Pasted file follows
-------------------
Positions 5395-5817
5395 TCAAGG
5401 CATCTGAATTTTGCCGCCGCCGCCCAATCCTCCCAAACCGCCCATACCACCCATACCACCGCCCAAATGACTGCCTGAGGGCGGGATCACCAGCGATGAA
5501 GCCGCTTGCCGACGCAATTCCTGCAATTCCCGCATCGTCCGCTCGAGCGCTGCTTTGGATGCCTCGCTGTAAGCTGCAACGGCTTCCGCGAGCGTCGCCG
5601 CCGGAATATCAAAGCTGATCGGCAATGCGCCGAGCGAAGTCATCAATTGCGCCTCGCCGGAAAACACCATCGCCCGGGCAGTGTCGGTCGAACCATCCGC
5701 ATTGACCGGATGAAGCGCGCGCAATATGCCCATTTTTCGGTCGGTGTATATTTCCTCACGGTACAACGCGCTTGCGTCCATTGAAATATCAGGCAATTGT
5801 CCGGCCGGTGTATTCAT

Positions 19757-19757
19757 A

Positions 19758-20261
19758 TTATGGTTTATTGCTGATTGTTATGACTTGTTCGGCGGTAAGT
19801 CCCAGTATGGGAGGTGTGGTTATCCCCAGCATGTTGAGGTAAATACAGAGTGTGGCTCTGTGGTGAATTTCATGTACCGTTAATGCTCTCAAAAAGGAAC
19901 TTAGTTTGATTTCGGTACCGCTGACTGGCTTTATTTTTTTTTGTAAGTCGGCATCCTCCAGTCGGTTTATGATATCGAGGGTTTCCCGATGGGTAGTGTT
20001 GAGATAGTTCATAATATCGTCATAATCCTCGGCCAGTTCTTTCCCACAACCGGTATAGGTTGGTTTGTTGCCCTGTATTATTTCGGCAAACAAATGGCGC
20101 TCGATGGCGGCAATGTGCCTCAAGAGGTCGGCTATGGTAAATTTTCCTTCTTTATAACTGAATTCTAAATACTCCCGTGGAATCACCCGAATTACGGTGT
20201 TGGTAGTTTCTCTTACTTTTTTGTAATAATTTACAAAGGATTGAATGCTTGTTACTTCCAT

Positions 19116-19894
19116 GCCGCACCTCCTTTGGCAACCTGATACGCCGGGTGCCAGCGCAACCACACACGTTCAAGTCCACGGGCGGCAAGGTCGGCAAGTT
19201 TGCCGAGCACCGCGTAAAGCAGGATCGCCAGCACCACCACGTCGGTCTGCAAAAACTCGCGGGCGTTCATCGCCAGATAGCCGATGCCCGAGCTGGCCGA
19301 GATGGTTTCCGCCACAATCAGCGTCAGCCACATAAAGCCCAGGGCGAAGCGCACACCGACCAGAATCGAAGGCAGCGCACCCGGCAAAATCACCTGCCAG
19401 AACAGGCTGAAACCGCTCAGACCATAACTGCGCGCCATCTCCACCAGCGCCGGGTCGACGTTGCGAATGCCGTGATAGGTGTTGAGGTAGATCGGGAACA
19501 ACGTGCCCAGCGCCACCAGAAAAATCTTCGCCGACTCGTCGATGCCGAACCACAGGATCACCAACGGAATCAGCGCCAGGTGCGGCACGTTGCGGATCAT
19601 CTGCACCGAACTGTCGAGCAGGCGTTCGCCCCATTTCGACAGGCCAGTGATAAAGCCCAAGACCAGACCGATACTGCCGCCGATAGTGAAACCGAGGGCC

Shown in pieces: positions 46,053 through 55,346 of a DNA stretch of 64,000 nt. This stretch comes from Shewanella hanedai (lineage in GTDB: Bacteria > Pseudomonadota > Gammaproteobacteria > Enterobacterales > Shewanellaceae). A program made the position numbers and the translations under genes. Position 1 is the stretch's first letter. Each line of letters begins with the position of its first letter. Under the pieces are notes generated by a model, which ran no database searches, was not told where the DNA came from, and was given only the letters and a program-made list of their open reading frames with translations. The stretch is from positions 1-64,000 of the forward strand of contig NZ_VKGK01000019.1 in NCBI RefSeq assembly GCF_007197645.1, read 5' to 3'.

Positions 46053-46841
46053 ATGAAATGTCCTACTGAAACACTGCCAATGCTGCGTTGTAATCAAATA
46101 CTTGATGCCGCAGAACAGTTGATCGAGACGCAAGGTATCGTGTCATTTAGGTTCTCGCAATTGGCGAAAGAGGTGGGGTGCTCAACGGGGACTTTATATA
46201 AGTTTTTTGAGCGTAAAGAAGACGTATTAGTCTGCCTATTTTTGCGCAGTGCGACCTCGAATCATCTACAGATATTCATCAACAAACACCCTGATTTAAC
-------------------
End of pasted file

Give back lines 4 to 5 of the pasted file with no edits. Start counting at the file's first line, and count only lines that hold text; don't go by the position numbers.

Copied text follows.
5501 GCCGCTTGCCGACGCAATTCCTGCAATTCCCGCATCGTCCGCTCGAGCGCTGCTTTGGATGCCTCGCTGTAAGCTGCAACGGCTTCCGCGAGCGTCGCCG
5601 CCGGAATATCAAAGCTGATCGGCAATGCGCCGAGCGAAGTCATCAATTGCGCCTCGCCGGAAAACACCATCGCCCGGGCAGTGTCGGTCGAACCATCCGC